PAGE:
Performance Counters to measure L1, L2 Cache Misses

Performance Counters to measure L1, L2 Cache Misses

Hi,
I'm currently optimizing some algorithms in assembler using software prefetching.

Now I'd like to measure the changes.
I used the performance counters below on my Xeon 5130 with Intel Core Architecture. But while the execution time decreases after optimization the l1 and l2 cache misses seem to increase.

Performance counters I used:

Use Eventnum Umask
L1 Requests 0x40 0x0F
L2 Requests 0x2E 0xFF
L1 Misses 0xCB 0x02
L2 Misses 0x24 0x01

Are these the right performance counters?

Thanks in advance,
Michael

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In normal use, prefetch must be expected to increase number of misses. It might increase number of requests by a larger margin than misses. I suspect these raw counters include plenty of duplicate counts. Even on the VTune forum, you'd be lucky to get a full explanation of how somewhat more meaningful statistics such as misses retired and hit ratios are derived.

Why should the number of misses (and requests) increase if execution time decreases (up to 50%).So where could I get answers? (My bachelor thesis depends on this problem...)

The point of prefetch is to generate an extra miss so as to begin loading data to cache at a sufficient interval before the program requires them. Unless you manage the software prefetch so as to hit each required cache line (and only those lines) just once, you are generating duplicate misses yourself. Those don't cost much, particularly if they don't lead to more misses retired, but you are counting them. On most recent CPU models, software prefetch would eliminate some hardware prefetch, even if the latter are still turned on. Due to out-of-order execution, the program will still attempt to access the data before it could actually use them, generating additional misses, which might be seen as guarding against the possibility that no prefetch is under way. You have available some events for VTune and PTU to see how many of these misses occur. With luck, the data will arrive before they are actually needed.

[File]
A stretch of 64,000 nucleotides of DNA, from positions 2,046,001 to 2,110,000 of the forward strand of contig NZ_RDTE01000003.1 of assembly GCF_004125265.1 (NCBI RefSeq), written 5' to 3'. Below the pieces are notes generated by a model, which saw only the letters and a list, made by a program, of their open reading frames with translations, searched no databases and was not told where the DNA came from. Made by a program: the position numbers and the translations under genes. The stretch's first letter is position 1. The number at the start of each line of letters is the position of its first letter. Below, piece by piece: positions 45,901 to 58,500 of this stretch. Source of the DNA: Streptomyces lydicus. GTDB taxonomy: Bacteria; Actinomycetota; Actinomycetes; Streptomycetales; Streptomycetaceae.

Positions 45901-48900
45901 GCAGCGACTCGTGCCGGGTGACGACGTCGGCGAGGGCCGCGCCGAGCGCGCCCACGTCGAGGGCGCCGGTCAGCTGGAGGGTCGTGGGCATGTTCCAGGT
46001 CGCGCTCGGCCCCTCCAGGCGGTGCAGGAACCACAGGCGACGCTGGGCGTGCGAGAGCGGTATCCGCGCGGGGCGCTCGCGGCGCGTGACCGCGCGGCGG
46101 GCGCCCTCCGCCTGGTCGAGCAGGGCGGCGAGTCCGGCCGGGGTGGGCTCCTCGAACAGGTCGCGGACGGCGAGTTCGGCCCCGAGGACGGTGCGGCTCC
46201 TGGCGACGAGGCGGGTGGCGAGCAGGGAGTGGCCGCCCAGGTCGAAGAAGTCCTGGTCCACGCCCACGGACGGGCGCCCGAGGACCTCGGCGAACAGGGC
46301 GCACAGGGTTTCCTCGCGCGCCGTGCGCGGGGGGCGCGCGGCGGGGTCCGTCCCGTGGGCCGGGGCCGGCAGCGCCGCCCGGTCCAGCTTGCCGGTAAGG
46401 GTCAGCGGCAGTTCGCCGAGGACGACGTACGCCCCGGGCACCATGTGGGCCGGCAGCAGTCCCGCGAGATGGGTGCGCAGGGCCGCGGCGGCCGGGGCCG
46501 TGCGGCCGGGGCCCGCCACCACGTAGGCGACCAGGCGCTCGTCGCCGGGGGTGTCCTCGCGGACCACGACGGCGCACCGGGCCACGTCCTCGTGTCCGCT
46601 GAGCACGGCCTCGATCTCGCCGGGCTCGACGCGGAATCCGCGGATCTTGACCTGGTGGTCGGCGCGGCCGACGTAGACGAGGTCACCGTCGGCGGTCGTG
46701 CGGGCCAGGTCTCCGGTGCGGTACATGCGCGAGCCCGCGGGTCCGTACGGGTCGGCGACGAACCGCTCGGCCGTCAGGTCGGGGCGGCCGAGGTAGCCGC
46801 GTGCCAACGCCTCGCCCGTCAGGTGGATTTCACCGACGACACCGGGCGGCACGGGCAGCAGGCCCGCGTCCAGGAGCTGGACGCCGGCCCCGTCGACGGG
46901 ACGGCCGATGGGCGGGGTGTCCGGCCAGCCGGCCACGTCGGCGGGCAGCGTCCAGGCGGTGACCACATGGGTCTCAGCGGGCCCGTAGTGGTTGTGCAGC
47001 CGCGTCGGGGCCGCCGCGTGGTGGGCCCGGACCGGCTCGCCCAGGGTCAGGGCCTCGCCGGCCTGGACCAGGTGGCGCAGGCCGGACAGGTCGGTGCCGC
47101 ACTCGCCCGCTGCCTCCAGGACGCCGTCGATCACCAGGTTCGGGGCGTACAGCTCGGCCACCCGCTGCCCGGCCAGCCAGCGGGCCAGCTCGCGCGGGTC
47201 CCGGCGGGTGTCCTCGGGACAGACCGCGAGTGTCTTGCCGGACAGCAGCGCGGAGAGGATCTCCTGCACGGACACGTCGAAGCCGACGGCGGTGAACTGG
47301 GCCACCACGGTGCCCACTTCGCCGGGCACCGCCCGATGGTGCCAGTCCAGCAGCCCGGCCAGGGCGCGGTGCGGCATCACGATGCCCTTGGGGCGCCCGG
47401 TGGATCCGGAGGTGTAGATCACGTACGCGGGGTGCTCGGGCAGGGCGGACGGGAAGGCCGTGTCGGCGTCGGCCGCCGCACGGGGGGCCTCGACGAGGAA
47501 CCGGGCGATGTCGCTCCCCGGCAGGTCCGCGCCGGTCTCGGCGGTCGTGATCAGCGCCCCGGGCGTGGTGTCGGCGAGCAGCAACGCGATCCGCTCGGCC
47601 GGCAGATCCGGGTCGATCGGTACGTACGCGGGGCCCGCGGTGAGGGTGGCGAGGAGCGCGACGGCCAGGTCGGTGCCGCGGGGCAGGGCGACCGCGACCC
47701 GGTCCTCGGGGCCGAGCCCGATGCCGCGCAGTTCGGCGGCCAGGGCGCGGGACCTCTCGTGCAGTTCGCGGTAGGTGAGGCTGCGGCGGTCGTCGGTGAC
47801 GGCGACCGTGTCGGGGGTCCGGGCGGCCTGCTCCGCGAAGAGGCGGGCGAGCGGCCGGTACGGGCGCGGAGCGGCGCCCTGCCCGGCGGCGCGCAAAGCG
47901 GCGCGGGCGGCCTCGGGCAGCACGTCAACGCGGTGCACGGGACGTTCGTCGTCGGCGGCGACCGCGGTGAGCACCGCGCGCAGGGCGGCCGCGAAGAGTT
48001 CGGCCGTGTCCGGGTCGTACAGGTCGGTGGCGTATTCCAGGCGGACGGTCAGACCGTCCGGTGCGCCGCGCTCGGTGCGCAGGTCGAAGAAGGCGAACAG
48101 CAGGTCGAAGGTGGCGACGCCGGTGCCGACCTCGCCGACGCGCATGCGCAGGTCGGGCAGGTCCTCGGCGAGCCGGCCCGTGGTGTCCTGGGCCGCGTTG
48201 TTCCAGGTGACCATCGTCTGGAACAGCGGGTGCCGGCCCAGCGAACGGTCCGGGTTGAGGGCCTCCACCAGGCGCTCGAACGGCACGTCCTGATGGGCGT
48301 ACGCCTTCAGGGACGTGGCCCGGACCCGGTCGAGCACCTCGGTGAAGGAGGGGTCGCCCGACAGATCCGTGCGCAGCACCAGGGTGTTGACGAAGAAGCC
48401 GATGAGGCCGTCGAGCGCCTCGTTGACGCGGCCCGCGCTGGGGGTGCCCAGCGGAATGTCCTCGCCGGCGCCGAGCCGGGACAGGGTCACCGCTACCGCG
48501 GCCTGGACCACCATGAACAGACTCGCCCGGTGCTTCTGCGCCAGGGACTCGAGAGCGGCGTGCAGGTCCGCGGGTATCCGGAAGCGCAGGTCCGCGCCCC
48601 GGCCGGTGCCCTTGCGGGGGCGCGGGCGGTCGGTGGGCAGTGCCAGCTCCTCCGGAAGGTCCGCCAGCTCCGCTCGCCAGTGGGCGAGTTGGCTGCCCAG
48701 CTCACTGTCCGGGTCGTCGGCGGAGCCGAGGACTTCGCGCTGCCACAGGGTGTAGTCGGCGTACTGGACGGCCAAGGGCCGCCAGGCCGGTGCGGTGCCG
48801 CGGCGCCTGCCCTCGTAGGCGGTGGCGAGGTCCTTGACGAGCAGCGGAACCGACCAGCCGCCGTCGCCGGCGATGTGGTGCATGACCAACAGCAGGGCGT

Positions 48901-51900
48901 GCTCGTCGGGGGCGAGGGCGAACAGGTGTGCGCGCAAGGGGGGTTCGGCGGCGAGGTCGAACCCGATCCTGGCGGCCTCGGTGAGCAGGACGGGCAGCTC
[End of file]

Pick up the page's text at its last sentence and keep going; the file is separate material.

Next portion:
On CPUs which are designed to allow prefetch beyond the end of the data stream, it is more efficient to let the software prefetch run over than to take the time to test whether the prefetch runs beyond the loop. The latter is required on some more primitive instruction sets, such as LRBni. The former frequently results in 30% more data being fetched than are ever used, and a corresponding increase in misses. It has to get much worse than that before it becomes worth while to avoid it.
If you haven't read about the pros and cons of hardware vs. software prefetch you will need to take that into account in your work, as well as finding many other available references on pertinent subjects.

"Unless you manage the software prefetch so as to hit each required cache line (and only those lines) just once, you are generating duplicate misses yourself."Thats exactly what I am doing... The data input for my algorithm is exactly 256kByte large and I use a loop which works wich 128Byte each Iteration. I prefetched the first value and unrolled the last Iteration. So that all values used by that loop are being prefetched without any overhead. Prefetch Scheduling distance is one Iteration, which seems to work fine.Too bad the Xeon 5130 doesn't have the performance counters for prefetching :(

Maybe it's just the implementation of the prefetch instructions...

Could it be that they generate "Fake-Misses" that trigger the hardware prefetch units?

>wich 128Byte each Iteration.

try with 64B per software prefetch instead since it's the L1/L2/L3 $ line size of your target CPU

though when reading for ownership it may fetch 2 lines at once (depending on your BIOS settings, look at "adjacent cacheline prefetch") so maybe your timings will not be improved, don't know about the perf counters. NB: this was like that already on the P4 and for this reason some people were saying that the L2$ line size was 128B on P4 which was wrong

Yep I know the adjacent cache line prefetch feature, its switched on in BIOS and thats why I use 128Byte per iteration. 64Byte is slower.

Damn ... the more performance counters I measure the less I know why prefetching causes a significant speedup!

"Damn ... the more performance counters I measure the less I know why prefetching causes a significant speedup!"

:-) Welcome to the world of Intel optimizations.

None really knows what is happening inside the CPU... It follows heisenburg uncertainity principle... lol..

Just measure the RS_FULL ratio and ROB_FULL ratio.. YOu will have an idea of how easily the muops r flowing through the pipe..

Yeah,figured that out too.
Well it doesn't explain the prefetching behavior but it shows why my code is faster than before.

Glad you did.. Thats one thing that i find cool with vTune....

As far as prefetch -- I have no clue about it.... Coz, the hardware prefetcher is also at work... In fact, you should be happy that prefetch gave u the performance you wanted... for me, nothing really changed with prefetch.. I just dropped the idea of using it..

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